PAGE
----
In the context of classical mechanics (which, as the section name suggests, is what we're discussing), saying that nature is "lazy" (where I implied in my previous post that "lazy" is by definition doing as little work as possible) is completely accurate. This is the premise of "the least action principle" (which is what the thread is about), and it is an experimentally confirmed principle.

True.

 

If you don't know what the conversation is about then I suggest you refrain from making posts which may make you look silly.

I don't care looking silly.

 

 

**I also see that I've been -rep'd for my first post. I'm not suggesting it was you, but whoever it was is certainly being immature.

That was me! My wife may agree with you. :)

The neg was not for you, it was against the 2 positives who vote without thinking twice.

 

The least action principle is the most disturbing observation. Following this principle, nothing would never start.

What we observe in classical physics is a principle that works into a system that already flows. But to make this system flow, you'd need another principle, exactly opposite, that we observe nowhere.

A principle that would say that nature likes to spread energy away, in conformity to the BB hypothesis.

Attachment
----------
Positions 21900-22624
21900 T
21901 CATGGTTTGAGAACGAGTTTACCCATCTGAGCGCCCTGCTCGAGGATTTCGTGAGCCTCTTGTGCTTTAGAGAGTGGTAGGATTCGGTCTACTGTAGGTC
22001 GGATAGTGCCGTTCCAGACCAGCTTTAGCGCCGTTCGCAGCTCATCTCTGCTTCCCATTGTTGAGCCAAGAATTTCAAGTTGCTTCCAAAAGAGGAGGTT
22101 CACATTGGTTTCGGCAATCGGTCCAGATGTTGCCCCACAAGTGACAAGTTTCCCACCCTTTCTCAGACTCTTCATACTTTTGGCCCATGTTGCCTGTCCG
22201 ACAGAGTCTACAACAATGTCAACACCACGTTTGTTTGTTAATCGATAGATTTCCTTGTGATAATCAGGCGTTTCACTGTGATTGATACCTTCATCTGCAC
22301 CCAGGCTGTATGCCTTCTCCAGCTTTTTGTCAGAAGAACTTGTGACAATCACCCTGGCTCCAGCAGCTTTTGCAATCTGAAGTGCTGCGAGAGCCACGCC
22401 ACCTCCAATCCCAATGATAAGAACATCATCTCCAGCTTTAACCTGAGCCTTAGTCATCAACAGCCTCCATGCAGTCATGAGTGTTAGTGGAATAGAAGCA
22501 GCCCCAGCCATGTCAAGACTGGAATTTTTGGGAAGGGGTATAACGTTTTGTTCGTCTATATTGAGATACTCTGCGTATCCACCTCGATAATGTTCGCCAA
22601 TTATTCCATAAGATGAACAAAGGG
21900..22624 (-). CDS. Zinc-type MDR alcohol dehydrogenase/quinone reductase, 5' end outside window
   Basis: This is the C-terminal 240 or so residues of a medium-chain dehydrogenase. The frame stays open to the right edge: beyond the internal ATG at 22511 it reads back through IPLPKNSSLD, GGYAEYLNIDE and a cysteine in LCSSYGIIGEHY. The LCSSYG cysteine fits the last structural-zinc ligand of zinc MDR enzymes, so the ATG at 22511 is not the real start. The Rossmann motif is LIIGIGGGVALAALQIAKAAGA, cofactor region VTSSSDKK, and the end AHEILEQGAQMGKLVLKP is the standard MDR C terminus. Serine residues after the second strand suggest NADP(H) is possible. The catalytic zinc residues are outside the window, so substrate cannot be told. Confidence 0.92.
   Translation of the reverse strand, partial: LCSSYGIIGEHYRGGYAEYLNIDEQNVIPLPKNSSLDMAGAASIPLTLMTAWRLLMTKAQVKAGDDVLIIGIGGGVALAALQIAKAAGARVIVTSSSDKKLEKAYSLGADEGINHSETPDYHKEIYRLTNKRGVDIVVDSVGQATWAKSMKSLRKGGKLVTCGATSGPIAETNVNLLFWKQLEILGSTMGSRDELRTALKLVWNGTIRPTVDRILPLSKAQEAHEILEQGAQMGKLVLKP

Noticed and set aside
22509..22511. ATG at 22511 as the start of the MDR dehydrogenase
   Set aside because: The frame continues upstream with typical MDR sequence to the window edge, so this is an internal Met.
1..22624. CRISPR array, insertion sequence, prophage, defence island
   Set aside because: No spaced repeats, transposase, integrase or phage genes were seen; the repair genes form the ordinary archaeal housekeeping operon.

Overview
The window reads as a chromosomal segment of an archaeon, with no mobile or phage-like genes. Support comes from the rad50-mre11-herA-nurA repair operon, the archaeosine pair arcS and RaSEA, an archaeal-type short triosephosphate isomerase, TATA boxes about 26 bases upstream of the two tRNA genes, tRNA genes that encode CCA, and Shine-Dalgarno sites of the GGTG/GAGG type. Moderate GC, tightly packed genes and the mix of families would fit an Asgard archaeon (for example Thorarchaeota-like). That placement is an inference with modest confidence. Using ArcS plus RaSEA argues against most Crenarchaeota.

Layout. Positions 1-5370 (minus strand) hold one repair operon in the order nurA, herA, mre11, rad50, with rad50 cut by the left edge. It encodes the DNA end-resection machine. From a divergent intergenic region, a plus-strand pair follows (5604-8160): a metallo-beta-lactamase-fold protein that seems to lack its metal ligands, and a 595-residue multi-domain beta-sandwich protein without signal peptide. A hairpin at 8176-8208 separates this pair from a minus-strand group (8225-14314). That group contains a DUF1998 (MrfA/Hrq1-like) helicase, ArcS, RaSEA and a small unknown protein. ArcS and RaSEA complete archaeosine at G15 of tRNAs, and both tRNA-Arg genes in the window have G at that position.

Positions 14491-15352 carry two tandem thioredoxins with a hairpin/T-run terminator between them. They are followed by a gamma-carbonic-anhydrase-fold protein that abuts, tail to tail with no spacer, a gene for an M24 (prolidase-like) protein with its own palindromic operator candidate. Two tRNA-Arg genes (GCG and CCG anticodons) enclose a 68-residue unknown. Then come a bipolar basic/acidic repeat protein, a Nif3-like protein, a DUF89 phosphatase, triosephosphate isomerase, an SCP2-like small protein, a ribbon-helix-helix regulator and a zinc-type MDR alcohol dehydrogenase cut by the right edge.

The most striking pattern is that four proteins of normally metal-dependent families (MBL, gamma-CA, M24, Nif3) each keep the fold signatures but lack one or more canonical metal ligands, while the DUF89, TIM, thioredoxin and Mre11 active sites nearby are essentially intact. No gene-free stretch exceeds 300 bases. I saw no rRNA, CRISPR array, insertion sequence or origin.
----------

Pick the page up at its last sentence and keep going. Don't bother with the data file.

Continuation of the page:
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The least action principle is the most disturbing observation. Following this principle, nothing would never start.

What we observe in classical physics is a principle that works into a system that already flows. But to make this system flow, you'd need another principle, exactly opposite, that we observe nowhere.

A principle that would say that nature likes to spread energy away, in conformity to the BB hypothesis.

 

The principle of least action does not say that nature will never do work. It says that nature will never do more work than is necessary, which is a minor, but fundamental, difference. (At least from my understanding of it - admittedly, it could be flawed).